Directing Assistants


Stephen Sondheim says that teaching is a privilege; one without which he would not survive. I’d have to agree. And I would add to that sentiment that directing involves teaching on multiple levels simultaneously, whether you’re helping to instruct designers, actors, staff, crew, or audience members – and as is usually the case, vice versa. The element of teaching when you’re directing naturally extends to aspiring directors who are assigned to assist you with a particular project.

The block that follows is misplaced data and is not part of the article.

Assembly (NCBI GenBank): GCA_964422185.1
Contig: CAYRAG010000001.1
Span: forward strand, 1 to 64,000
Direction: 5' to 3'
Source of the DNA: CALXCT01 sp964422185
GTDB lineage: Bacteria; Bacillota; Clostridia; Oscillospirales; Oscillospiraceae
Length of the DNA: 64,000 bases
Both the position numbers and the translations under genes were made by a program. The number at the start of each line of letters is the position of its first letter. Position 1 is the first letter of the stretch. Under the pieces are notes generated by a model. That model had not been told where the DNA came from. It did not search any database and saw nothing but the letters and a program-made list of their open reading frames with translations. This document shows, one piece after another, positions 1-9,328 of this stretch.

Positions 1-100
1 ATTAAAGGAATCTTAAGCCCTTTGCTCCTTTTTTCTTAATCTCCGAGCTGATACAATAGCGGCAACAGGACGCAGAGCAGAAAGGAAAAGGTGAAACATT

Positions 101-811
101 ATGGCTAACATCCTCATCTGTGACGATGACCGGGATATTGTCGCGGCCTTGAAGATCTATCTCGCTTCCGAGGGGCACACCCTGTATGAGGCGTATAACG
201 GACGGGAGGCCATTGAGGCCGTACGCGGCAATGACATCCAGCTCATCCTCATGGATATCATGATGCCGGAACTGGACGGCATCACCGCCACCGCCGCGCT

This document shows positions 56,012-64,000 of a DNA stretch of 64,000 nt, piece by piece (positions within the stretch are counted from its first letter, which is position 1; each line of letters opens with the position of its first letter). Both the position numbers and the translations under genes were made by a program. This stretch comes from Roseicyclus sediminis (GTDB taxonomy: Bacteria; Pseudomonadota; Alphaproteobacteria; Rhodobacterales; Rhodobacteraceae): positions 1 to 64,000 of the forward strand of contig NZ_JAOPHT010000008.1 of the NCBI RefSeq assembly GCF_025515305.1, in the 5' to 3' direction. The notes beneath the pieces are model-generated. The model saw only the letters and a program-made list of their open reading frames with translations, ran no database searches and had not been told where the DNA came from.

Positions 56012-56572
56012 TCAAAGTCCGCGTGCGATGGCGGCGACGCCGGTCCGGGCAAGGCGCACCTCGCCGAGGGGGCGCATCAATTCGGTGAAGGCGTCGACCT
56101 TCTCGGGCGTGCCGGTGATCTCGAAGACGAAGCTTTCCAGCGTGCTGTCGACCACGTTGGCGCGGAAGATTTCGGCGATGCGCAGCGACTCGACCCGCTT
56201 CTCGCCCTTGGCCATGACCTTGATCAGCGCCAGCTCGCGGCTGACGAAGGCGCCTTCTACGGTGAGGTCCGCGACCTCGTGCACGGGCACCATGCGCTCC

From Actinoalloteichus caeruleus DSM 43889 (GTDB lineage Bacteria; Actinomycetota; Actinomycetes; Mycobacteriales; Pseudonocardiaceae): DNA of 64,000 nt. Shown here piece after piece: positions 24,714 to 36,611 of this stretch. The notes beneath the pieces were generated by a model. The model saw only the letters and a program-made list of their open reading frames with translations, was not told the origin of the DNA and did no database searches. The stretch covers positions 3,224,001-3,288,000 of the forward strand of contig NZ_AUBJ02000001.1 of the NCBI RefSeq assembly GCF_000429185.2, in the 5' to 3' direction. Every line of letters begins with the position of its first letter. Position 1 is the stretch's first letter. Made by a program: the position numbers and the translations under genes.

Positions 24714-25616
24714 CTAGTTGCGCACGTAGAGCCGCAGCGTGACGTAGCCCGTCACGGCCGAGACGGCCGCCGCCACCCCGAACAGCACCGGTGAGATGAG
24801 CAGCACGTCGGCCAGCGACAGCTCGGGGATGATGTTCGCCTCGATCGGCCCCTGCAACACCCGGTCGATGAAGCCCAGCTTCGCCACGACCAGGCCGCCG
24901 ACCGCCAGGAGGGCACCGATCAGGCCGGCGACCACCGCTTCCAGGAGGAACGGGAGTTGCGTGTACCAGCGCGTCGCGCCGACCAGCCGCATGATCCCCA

Many theatres where I’ve had the good fortune to direct have directing internship programs, as do most university theatre departments. It’s rare for a guest director to get to hand-pick their assistants, which means you have to work to become acquainted with the particular skill set and level of education each individual brings to the room. Just as it can take several weeks into rehearsals before I can comprehend the process of an actor with whom I’m working for the first time, it takes a similar amount of time for me to know what an assistant can contribute. In at least one instance, an assistant with whom I worked (Rene Moreno, at Milwaukee Repertory Theatre) was an accomplished director in his own right, but had entered MRT’s directing internship program to expand and build on those accomplishments. Because I didn’t take time to become better acquainted with Rene, who is a formidable artist and remarkable human being, I missed a precious opportunity to have my own perspective about the production on which we were working broadened and deepened. My loss – and an important lesson learned.